So, are you a traveler or a tourist?
The travel industry is quickly revolving into a culture. Names have been coined from different languages to fit these experiences. You should really look up travel jargon; they make guys sound exquisite. As a travel lingo bonus just for you, prix fixe (pree feeks) refers to something with a fixed price. Haggle only for thrill, but it’s most likely not going down.
How do you prefer traveling? What activities do you engage in when you do? These are some of the questions that are likely to let you in on whether you’re a tourist or a traveler.
Selfie stick versus tripod.
If you’re keener on selfies than capturing anything else around you, you are most likely a tourist. That’s not necessarily a bad thing. It gets to others, however, when one feels like everyone should focus their lenses on them 24/7.
I have seen and traveled with such people. “Hey, take a picture of me leaning on the tree using your camera.” Uuuum the only reason I pointed out to the tree was because it (probably) looked unique or something. Not being mean or anything cuz we all have our preferences. Here’s the thing though, if you’re on a trip for photos of yourself, don’t forget a selfie stick. Much better even, walk around with a portrait photographer. Win-win!
The opposite holds. Travelers are always on the lookout for unique pictures and angles. Instead of capturing Eiffel tower from the bottom, for instance, one could find a neighboring building and make it more interesting.
Sticking out versus blending in.
A selfie stick (I’m sorry you guys :D) on one hand and a map on the other, a tourist sticks out like my forehead. There is this almost unexplainable energy that follows tourists. The vibe given is like: “hey look sucker, I saved up enough to be here for this.” Again, not necessarily bad. Well, up until one engages in some socially awkward behaviors. A city is most likely not what you saw on television. If one decides they are going to act solely based on what they read or hears, it’s pretty easy to make a fool out of themselves.
The traveler will find a sari on their first day in India, they will learn how to tie their turbans like locals… anything to blend in. They are living clichés of “faking it till you make it”, since they will appear like they know what they are up to whilst all they are doing is picking stuff up from the locals. They respect social norms, even though these could be completely different from what they are used to.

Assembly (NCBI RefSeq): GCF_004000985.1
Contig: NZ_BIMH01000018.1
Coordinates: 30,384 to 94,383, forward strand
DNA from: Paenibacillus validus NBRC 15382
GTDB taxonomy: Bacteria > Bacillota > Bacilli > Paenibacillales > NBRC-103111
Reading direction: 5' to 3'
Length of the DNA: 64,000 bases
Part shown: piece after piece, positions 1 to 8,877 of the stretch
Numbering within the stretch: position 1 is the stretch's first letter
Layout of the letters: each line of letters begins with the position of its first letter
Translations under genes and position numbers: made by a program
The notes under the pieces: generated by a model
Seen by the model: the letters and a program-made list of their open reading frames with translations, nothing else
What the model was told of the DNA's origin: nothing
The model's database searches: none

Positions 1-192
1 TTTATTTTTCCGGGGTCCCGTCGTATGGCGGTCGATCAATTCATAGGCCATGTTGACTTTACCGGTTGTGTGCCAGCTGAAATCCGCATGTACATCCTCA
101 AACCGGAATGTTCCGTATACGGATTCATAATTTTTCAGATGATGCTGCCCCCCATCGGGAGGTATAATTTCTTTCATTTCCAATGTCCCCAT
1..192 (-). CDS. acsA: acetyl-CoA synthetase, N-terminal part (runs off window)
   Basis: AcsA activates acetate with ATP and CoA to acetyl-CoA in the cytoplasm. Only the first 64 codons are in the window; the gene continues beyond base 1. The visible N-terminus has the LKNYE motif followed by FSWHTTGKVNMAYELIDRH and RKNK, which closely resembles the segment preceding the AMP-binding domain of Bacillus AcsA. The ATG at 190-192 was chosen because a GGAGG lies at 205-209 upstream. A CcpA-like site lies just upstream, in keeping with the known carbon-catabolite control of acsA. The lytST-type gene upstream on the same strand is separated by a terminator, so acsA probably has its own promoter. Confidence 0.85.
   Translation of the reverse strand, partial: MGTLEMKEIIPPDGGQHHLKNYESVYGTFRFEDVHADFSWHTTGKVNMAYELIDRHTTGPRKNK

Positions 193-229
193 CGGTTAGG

Spaghetti Bolognese versus tagine
We all have those foods we like almost too much. I can swear on roasted maize 😀
What happens when you go to someplace else with an entirely different culture? Most touristy areas make sure they have what most consider as “western meals” and local cuisines. A tourist will go to friggin’ McDonalds in China! They will probably taste some noodles, and since they do not have that back at home, they’ll crawl back to their comfort zones. Some others will carry lots of soups and vegetables in cans from their countries. I’ve seen this. Once more, this is not necessarily bad. Up until you criticize others for what they eat. On that note, ugali is rich in carbohydrates, provides iron to the body, and has corn oil that has antioxidant properties.
If you’re a traveler, you’ll constantly be on the lookout for different foods. You will enjoy some, and others, not too much. You will also eat something that will remain your secret, cuz it’s a taboo in your culture and/or family; don’t tell your mum everything you eat!
Sight-seeing versus beaten paths
You’re in Kenya for the migration at Maasai Mara, you have no urge to discover any place else. The bulk of that tendency mainly lies on the fact that someone most likely organized the trip for you, and even knows when you should wake up. Not essentially bad, again. Truth be told, there is a form of relief that comes with not having to think about all the nitty gritties of a trip. This kind of thing is especially useful for guys with limited time. There are so many ways one can plan their weekend if that’s the only time they are off work; having someone else plan a trip for them is attractive enough for most.
It won’t matter of you have to work on Monday. A traveler knows they have to visit that hidden waterfall, and still make it back on time for Monday’s traffic. They barely use maps, and most of the information is from the locals.
Instincts versus maps
Maps will never grow old, whether online or offline ones. Tourists love maps. They will ask why “we are we not using the route suggested in the map.”
Travelers trust and rely on their instincts. They know a certain kind of rock formation implies the possibility of a waterfall. They then go looking for it, despite it not being on the maps.
None of these is inherently good or terrible. Travel is mostly about creating memories, and that should be done the best way one knows how. It is extremely important not to impose your style to others, or stand in the way of their comfort. Personal traits will definitely determine the kind of person you are on the road, though it helps to be flexible. Either way, plan that trip or have it planned for you, and make sure it’s worthwhile.
Cheers to fernweh!
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Love and light!